Have you thought about where you want your practice to be five years from now? How about what changes the industry will endure in the next five years?
Nobody has a crystal ball, but there’s one thing I do know for certain: We work in an industry that thrives on change and evolution. The most successful producers are those that can anticipate the upcoming changes and adjust their practice accordingly.
I am talking about making decisions that are no longer reactive but instead proactive and progressive. These decisions involve all aspects of your practice, from marketing methods to products you use to how you service your clients.
Let’s use seminars as an example. In the late ’80s, there was an absolute boon in the estate planning seminar circuit – akin to the “senior financial workshops” being hosted all over the country today. My estate planning colleagues would mail thousands of invitations or put an ad in the local newspaper, and several hundred people attended to learn about the hot estate planning topic of the day – the revocable living trust.
A handful of creative and marketing-savvy attorneys began treating the RLT like a product (almost like a mutual fund or annuity) – a product that was to be sold and not bought. They devised client-friendly seminars explaining estate planning and the RLT in real specifics. Guess what? It worked like a charm for more than 10 years until the late 1990s, when the saturation of “trust” seminars seemed to be complete and attendance at seminars begin to dwindle.
Does this scenario sound familiar? Starting in the late ’90s, the fixed indexed annuity became a very hot product that could be mass-marketed through public seminars. This senior seminar circuit still appears to be going strong, although I have heard rumblings from colleagues complaining about low attendance and fewer genuinely interested prospects.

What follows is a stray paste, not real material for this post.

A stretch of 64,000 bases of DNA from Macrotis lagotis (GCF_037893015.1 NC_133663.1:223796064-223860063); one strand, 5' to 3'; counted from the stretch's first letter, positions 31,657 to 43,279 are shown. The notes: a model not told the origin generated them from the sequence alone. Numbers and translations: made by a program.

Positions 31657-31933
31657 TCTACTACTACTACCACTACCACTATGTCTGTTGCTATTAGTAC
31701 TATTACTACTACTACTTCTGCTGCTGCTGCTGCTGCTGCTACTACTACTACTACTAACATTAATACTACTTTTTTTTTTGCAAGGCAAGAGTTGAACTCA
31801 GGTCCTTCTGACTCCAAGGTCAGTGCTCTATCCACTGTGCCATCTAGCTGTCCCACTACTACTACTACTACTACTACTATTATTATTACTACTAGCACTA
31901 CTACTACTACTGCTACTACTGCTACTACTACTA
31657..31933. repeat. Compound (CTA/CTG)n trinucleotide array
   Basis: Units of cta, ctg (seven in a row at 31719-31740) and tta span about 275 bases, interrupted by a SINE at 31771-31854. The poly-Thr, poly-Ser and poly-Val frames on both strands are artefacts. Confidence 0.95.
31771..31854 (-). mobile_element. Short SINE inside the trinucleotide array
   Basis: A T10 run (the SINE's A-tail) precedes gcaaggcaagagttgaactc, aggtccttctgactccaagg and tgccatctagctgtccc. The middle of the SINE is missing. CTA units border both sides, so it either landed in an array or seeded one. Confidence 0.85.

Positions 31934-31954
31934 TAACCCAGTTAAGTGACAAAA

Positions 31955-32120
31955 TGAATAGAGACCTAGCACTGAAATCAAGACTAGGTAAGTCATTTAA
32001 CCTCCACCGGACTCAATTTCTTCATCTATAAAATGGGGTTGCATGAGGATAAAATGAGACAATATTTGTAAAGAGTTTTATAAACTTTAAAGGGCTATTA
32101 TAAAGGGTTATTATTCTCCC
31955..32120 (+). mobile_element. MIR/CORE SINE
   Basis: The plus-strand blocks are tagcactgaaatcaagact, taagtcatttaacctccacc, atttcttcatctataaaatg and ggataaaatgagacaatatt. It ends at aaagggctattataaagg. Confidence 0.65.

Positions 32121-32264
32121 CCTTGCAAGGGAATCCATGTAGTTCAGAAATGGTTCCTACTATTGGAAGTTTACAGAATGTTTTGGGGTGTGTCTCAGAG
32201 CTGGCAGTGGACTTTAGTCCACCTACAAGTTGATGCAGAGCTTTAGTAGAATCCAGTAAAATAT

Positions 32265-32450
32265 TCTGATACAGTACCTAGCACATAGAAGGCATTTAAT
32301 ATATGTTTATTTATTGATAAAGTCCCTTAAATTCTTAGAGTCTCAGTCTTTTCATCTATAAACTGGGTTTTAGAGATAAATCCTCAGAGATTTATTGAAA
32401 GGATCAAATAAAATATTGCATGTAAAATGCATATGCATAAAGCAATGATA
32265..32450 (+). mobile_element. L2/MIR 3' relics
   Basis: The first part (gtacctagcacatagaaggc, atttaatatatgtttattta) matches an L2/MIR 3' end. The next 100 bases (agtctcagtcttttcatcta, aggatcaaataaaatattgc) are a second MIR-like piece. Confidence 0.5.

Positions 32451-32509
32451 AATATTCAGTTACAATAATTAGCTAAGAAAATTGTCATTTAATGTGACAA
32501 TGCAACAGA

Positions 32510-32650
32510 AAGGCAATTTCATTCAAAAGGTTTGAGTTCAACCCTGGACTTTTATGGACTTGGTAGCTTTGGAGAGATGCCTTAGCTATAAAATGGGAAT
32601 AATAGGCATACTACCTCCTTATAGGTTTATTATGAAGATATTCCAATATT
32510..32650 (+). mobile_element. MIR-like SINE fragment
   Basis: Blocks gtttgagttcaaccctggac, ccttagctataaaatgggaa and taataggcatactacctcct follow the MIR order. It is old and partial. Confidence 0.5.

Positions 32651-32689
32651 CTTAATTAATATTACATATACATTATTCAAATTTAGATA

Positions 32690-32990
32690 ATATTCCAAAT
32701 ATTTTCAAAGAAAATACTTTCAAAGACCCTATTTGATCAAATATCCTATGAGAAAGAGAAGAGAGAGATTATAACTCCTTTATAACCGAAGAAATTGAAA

The lesson that I drive from the estate planning seminar analogy is that we should never take anything for granted. In short order, estate planning attorneys who were spoiled into acquiring clients through inexpensive public seminars suddenly saw their client pipeline dry up. Many were forced to reinvent themselves by practicing in other areas of law. Others were forced to pursue different marketing methods to fill the void that the seminar bust had left – they were forced to react from a position of weakness.
I cannot predict how long senior financial seminars will continue to yield a steady stream of qualified clients. I hope it lasts 20 years or more. But the reality is that there could be a bust similar to the one the RLT seminars experienced. Then what? Wouldn’t it be nice to have anticipated the potential slowdown in seminars before it happens and to have diversified your marketing methods so they are not contingent on just one method? It’s analogous to diversifying your investment portfolio.
I recommend not placing all of your marketing “eggs” in one basket. Stop the “follow the herd” mentality. Take a step back and think proactively so that you can shield your practice from potential issues before they happen. This is at least one good lesson that my fellow attorneys have managed to teach me.